Synthetic sensitivities induced by HORMAD1 expression in breast cancer
We previously demonstrated that expression of the meiotic specific gene HORMAD1, which is overexpressed in approximately 60% of TNBC, drives genomic instability and sensitivity to cisplatin and PARP inhibitors through the inhibition of homologous recombination (PMID: 25770156). To provide further mechanistic insight, and to identify novel drug targets in HORMAD1 overexpressing tumours, we have carried out a synthetic sensitivitiy siRNA screen and identified increased sensitivity to knockdown of > 100 genes upon HORMAD1 expression in an isogenic cell line model. We are currently validating and carrying out mechanistic studies on the most interesting of these candidates including a significant proportion of genes that have roles in DNA damage repair.
Meiotic genes in triple negative breast cancer
We have recently identified additional meiotic specific genes that, like HORMAD1, are expressed in genomically unstable triple negative breast cancers. We are currently characterising the impact these genes have on the biology of TNBC, particularly focussing on their role in Homologous Recombination deficiency and genomic instability.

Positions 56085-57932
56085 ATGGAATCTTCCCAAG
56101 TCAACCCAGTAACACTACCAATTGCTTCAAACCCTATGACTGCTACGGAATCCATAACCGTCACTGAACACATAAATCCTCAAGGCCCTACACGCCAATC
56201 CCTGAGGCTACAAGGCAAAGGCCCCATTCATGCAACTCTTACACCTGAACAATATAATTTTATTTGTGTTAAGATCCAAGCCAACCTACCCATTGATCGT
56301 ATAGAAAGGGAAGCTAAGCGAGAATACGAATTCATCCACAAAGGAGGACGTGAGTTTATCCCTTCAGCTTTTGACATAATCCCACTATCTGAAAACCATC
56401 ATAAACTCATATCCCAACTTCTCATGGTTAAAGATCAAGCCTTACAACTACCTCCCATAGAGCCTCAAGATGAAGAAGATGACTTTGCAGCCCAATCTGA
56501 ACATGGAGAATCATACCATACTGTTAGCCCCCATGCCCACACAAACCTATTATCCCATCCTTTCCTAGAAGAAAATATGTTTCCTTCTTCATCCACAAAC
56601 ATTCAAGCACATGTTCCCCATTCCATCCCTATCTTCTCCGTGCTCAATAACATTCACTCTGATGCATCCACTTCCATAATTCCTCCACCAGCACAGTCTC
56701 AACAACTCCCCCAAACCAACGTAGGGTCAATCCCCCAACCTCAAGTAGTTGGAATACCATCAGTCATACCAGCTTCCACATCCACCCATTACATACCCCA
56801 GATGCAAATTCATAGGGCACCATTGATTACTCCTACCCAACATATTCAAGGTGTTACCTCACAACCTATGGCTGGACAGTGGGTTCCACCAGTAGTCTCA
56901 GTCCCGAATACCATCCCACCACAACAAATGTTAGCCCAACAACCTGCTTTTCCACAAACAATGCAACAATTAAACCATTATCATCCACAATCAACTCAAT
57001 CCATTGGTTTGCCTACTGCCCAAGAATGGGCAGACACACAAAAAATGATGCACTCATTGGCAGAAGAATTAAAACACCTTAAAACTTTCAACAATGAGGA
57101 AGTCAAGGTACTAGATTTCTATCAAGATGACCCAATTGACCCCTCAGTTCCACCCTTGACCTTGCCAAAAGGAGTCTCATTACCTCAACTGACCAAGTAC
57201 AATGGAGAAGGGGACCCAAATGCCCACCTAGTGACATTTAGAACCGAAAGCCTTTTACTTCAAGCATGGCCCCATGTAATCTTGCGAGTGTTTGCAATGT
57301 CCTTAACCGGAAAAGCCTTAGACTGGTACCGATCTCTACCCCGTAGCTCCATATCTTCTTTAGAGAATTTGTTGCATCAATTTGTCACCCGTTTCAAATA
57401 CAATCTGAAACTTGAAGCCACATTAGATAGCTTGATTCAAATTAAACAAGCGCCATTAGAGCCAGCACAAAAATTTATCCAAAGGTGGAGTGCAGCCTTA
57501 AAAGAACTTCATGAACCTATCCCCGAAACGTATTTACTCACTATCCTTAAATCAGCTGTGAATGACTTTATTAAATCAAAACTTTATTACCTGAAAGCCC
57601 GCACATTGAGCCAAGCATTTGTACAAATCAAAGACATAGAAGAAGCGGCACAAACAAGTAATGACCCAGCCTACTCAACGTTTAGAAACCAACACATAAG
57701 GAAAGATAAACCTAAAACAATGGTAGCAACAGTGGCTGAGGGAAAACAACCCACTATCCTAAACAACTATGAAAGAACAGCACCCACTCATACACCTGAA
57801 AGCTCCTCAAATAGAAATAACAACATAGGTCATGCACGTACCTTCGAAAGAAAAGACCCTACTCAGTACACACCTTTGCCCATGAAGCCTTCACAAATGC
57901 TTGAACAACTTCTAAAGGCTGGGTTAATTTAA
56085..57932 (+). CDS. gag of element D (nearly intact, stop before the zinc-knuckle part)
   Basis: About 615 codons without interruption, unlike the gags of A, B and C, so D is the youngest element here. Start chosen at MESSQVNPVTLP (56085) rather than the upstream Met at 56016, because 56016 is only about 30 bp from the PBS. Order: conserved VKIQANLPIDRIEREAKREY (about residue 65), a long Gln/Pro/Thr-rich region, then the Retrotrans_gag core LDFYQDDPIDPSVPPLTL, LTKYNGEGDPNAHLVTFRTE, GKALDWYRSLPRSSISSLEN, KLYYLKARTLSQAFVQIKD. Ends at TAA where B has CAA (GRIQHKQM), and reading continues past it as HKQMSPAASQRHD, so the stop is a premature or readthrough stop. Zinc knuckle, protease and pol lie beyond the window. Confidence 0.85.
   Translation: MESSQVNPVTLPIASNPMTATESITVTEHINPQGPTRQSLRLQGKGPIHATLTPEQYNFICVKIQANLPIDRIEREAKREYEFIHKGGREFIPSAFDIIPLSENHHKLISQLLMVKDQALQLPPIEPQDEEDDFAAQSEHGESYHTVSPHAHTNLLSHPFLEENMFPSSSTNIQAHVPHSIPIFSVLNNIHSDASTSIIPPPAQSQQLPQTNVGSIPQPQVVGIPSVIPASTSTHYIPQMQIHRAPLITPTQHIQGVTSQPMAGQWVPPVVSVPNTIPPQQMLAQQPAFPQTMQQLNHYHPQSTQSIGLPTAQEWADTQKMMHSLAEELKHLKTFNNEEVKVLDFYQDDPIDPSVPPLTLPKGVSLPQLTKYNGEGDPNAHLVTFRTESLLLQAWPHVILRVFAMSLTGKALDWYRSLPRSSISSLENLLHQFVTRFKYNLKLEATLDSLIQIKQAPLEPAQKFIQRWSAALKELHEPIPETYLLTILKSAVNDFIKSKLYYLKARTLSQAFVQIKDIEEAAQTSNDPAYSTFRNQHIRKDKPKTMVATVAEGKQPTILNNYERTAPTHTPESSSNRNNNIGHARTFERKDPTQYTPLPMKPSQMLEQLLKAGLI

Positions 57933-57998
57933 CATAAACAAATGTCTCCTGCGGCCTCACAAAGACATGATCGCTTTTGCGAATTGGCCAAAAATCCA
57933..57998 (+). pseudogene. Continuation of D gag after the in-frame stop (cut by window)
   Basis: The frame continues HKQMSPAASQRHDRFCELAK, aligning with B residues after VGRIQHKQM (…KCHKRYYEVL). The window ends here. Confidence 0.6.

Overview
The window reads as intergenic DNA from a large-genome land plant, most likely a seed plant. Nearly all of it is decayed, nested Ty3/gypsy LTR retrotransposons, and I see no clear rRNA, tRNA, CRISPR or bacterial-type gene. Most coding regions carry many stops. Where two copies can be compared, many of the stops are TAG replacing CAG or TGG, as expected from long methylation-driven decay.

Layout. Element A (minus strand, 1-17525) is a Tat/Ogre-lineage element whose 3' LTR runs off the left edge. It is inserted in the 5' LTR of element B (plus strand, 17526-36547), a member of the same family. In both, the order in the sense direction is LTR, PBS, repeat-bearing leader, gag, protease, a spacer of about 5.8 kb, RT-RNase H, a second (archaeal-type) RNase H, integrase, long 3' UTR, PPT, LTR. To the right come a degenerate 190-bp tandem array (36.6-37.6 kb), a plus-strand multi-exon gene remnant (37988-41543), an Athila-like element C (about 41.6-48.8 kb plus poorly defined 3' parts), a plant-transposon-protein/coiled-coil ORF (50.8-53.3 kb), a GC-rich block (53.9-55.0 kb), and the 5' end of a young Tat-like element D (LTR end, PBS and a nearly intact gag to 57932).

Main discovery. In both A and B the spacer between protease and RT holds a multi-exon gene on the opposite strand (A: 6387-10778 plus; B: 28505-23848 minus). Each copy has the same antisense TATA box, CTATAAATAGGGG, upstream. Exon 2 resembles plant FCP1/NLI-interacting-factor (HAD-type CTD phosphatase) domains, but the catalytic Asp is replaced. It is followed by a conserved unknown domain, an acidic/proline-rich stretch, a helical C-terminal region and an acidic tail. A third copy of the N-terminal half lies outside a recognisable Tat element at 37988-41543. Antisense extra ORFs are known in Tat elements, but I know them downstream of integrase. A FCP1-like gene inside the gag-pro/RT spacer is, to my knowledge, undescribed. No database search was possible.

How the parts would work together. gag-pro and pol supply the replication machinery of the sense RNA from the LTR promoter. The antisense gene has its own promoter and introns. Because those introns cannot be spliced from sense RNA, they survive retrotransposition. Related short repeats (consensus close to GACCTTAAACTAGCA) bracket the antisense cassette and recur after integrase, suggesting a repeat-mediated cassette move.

Genome evolution model for studying genomic instability drivers in TNBC
Genomic instability leaves pathognomonic scars on the genome of cancer cells. Association studies have correlated many of these scars with potential underlying genetic drivers, eg BRCA1 and BRCA2 mutation. However, the scars generated by specific drivers and how they evolve over time have not been so well characterised. Therefore, we have generated a genome evolution model using the genomically stable TNBC cell line, SUM159. We are currently using this model to both understand the genomic consequences of known drivers of genomic instability and discover new ones, including aberrantly regulated meiotic genes.
In vivo & Organoid Liaison Projects